This rather beautiful image is a picture of the Milky Way taken in Hydrogen alpha (H-α) emission. In other words, this is what the Milky Way would look like to you, if the only things you could see were hot (ionised) hydrogen atoms. At least one of the most famous objects in the sky is really quite obvious. A large blob on the right of the image (the lower of the two) is our local star forming cloud the Orion Nebula, illuminated by the young stars forming inside it ionising the hydrogen gas therein.
The smaller spots and smudges in the image are mostly from other nebulae or supernova remnants. I haven’t really looked closely enough to say, but I’m sure you can see most of Messier’s collection in there somewhere.
Conveniently for astronomers, atomic hydrogen emits light at several characteristic frequencies. H-α, one of the brightest, lies at precisely 656.281 nm. That makes it a rather nice scarlet red which, coincidentally, also happens to be my favourite colour.
Astronomers like to talk about H-α quite a lot. It’s an extremely useful little tool which can be used to calculate a lot of things, regardless which flavour of astronomy you’re working in. For instance, if you observe stars, the H-α line will be slightly shifted, depending on whether the star is travelling towards, or away from us. Anything interesting about the star itself will be shifted by the same amount. If you find something recognisable that’s shifted differently, you’ve discovered something interstellar! H-α peaks can also be used to spot close binary pairs and, if a star is old or massive enough to be puffing off gas, you can sometimes use it to estimate stellar wind speed.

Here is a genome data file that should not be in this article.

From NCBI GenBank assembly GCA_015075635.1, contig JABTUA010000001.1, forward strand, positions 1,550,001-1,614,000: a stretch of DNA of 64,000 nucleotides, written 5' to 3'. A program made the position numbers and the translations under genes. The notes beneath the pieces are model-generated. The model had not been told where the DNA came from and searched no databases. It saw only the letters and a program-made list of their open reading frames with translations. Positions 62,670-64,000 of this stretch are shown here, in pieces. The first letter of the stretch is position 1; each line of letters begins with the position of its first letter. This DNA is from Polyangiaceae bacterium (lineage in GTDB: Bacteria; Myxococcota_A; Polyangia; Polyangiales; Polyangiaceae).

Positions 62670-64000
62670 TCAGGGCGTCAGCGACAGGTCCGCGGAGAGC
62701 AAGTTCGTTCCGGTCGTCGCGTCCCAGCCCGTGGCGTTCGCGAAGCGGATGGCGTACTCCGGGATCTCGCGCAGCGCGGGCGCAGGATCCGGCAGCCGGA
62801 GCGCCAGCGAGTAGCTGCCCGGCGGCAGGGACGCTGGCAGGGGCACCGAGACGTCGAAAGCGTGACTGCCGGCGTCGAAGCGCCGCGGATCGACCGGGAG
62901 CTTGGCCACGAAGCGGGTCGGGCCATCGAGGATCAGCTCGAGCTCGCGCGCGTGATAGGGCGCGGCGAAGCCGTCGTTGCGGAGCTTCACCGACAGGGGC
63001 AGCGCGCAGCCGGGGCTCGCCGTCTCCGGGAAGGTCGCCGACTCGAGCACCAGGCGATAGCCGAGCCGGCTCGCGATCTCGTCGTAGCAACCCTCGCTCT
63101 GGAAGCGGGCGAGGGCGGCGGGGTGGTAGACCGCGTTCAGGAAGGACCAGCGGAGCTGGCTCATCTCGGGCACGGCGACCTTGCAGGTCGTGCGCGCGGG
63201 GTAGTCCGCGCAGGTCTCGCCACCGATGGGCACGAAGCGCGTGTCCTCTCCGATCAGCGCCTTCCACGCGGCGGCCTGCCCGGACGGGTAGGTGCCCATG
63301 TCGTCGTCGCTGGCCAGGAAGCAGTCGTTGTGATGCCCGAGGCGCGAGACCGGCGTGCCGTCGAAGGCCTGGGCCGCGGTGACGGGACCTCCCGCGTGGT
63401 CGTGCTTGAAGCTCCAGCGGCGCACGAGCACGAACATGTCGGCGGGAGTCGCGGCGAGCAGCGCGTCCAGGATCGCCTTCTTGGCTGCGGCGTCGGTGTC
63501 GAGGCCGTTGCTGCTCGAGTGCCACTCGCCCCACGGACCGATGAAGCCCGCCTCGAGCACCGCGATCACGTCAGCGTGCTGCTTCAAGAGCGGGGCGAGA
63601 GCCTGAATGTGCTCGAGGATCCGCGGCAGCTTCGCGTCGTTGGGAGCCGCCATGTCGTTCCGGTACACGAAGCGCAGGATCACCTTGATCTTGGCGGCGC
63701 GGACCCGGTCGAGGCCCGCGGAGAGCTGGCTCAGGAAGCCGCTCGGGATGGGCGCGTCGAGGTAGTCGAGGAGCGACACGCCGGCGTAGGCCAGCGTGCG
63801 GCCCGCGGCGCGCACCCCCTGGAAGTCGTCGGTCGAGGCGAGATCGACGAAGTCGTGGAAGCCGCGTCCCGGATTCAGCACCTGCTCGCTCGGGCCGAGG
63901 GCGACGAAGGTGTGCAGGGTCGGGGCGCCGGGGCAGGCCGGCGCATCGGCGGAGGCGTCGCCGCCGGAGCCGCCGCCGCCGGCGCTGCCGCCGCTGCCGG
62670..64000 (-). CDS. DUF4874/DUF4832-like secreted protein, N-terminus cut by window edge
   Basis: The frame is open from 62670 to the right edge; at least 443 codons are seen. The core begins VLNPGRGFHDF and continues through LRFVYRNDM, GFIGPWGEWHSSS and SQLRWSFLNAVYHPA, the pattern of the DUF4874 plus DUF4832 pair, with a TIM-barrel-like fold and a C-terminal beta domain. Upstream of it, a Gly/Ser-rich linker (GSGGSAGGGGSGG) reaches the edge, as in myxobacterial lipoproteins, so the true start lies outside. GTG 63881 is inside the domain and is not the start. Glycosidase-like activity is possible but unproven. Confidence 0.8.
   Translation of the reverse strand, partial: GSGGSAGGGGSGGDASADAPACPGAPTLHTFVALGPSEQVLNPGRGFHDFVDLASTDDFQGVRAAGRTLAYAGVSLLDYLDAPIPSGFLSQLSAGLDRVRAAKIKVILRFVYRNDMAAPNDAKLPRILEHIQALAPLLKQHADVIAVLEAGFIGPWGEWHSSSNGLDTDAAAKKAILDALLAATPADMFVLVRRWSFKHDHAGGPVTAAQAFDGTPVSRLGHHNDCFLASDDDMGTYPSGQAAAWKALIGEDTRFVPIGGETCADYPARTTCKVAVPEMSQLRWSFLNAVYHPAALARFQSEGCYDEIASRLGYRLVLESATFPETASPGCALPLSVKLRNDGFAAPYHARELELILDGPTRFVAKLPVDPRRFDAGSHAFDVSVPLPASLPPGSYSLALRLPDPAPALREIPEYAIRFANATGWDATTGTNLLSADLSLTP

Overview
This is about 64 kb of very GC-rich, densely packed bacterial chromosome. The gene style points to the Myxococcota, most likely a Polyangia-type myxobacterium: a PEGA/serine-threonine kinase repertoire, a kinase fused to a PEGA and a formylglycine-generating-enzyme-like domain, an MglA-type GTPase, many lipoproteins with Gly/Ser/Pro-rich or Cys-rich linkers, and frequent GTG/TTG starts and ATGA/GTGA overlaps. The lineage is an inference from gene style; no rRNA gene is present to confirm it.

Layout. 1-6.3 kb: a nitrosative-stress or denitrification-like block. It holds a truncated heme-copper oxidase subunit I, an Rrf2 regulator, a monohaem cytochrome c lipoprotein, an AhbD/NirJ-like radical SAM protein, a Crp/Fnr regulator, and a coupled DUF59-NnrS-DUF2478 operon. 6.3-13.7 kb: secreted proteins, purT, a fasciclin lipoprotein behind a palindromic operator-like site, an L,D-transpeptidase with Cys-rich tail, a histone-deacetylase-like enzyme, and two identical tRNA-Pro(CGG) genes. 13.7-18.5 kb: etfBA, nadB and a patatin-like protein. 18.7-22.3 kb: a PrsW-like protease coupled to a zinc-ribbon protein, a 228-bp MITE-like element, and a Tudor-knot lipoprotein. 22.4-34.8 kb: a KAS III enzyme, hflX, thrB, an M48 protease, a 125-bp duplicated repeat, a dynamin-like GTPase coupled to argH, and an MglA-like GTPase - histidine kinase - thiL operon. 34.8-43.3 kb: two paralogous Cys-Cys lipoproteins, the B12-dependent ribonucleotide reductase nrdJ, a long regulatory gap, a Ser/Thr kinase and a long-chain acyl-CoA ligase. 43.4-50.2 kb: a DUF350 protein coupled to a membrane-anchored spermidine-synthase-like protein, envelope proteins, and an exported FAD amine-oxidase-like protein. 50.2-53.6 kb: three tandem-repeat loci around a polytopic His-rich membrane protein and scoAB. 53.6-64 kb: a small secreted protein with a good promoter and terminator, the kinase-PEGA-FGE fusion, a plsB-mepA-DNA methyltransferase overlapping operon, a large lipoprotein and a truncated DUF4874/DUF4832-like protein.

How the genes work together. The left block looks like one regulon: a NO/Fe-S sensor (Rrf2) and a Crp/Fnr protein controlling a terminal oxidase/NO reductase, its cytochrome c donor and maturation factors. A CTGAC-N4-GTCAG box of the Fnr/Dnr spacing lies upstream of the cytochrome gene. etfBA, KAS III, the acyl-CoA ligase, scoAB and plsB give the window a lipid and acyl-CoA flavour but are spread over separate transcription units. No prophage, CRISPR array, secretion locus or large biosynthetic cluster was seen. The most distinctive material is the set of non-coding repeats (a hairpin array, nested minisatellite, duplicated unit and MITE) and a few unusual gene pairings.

The only trouble with H-α is that hydrogen is one of the most abundant things in the entire Universe. As a result it can be overpoweringly bright and so isn’t always the most accurate thing to use. If you’re studying interstellar clouds, H-α can show you the size and the shape, but emissions from molecules like carbon monoxide are much better if you’re trying to be accurate!
The image is courtesy of the rather marvellous wikisky.org project, which will easily cause you to lose at least one hour of your life to sheer fascination if you go and look at it!